October 12 2020 – Graedon Parker
Ka ora te tangata, ka ora te whenua - When the land is well, the people are well.
I first learnt about the Tiwaiwaka movement through my studies of Rongoā Māori and our native plants under the guidance of Pa McGowan and Donna Kerridge. Through their organisation www.titokieducation.co.nz, Pa and Donna run regular wananga (conferences) through the year ranging from introductory plant identification, preparing and harvesting, and spending time getting to know the Ngāhere (forest).
Through these experiences I have met many interesting people from NZ and around the world who have come to learn about the unique healing benefits of Aotearoa’s medicinal plants, and spend time learning from treasured teachers Pa & Donna in some of our most beautiful native forests, from the Kaimai's, to Kawhia, Pureora, and more.
Pa often recounts a story of when he first began to learn about Rongoā from his Koroua and Kuia on the Whanganui River… “E Pa, why do you keep asking us about the plants. We don’t have to tell you anything at all; all you have to do is get to know all the trees in the forest, and they will tell you everything you need to know.”
Something I often remember… We cannot be well, unless the earth which gives us life is also well. As healers, our first patient is the whenua… This is said to be the key to learning about Rongoā. Understanding the interconnections that sustain life… The plants, trees, rivers, creatures, are all significant teachers for us… We simply need to look to them for our learning, and listen.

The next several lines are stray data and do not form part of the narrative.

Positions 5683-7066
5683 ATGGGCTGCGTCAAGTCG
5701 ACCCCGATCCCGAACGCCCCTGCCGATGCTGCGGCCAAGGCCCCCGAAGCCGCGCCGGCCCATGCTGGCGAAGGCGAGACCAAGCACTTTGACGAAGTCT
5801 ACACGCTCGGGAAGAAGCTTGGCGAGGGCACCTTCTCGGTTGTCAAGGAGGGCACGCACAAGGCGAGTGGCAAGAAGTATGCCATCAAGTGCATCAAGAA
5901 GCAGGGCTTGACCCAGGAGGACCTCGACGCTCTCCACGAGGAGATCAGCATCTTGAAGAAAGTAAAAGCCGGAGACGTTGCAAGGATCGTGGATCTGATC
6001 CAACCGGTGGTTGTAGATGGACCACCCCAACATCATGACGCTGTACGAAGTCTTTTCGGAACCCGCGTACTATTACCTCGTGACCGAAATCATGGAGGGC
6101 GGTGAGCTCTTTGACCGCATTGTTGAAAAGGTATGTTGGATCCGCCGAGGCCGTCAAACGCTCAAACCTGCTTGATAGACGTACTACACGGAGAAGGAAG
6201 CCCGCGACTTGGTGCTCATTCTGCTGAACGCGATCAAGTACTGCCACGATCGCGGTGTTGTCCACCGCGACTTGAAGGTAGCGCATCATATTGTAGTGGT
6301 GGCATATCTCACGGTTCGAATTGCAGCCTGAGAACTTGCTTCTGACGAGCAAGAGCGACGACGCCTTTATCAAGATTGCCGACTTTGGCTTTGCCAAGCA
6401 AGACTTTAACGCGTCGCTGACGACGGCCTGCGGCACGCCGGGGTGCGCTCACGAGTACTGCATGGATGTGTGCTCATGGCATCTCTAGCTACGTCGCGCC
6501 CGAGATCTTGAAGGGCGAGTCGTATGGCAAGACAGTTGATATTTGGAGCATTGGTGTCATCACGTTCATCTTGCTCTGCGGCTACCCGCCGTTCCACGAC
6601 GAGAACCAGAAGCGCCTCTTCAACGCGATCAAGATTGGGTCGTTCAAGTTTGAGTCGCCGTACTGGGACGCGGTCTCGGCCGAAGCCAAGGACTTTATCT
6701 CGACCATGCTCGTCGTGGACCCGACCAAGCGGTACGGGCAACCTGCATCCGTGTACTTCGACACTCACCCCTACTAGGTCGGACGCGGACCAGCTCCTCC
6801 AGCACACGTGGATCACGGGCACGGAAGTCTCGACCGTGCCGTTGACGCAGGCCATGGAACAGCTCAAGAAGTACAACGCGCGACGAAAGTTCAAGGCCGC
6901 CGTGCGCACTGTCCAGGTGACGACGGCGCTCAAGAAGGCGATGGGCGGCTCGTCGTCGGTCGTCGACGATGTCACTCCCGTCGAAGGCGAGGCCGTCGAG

That’s what Tiwaiwaka is about… Listening.
In 2018, Pa awoke one night during a terrible fever, and was urged to write down what would later become the basis of the Tiwaiwaka principles. He thought about sharing these scribblings for some time… Months passed, and the words he had written down in the dead of night, seemed to be becoming more and more relevant in our world. Finally, he put together a short booklet outlining the core concepts, and shared them with a small group over a pot of Tataramoa tea (sleepy tea) one night during a wananga at Waitaia Lodge.
On the edge of my seat, each principle glistening crystal clear in his sharing, he painted a picture of Tiwaiwaka; a movement which would go on to bring together healers from all over the world, committed to restoring the mauri (life force) of the whenua. Pa explained how many indigenous cultures all over the world have a similar message passed down through generations, and Tiwaiwaka (named after the native NZ Fantail) was unique to Aotearoa.
Flying freely, she would, bring together people to share their gifts, matauranga (wisdom), skills, experience, and networks throughout Aotearoa. She would assemble many groups and individuals, all committed to realizing the common vision, each in our own way, regardless of culture, religion, beliefs, and history.
Based on the 6 principles, Tiwaiwaka would be a messenger of hope. A guiding light, a framework for learning to care for the natural world in our role as the Pōtiki (last born). Keeping the whenua well is always the first priority. We must learn again to live with Papatuanuku for the survival of future generations.
“Never before has there been a greater need for change, both in Aotearoa and around the world. The effects of an escalating climate crisis and sea level rises increasingly manifest themselves, pollution levels both on land and in sea continue to increase, and we are still battling with COVID-19 and the domino effects of the pandemic. Tiwaiwaka is focused on helping to bring about the change that is needed to start to turn the tide and give hope for the future.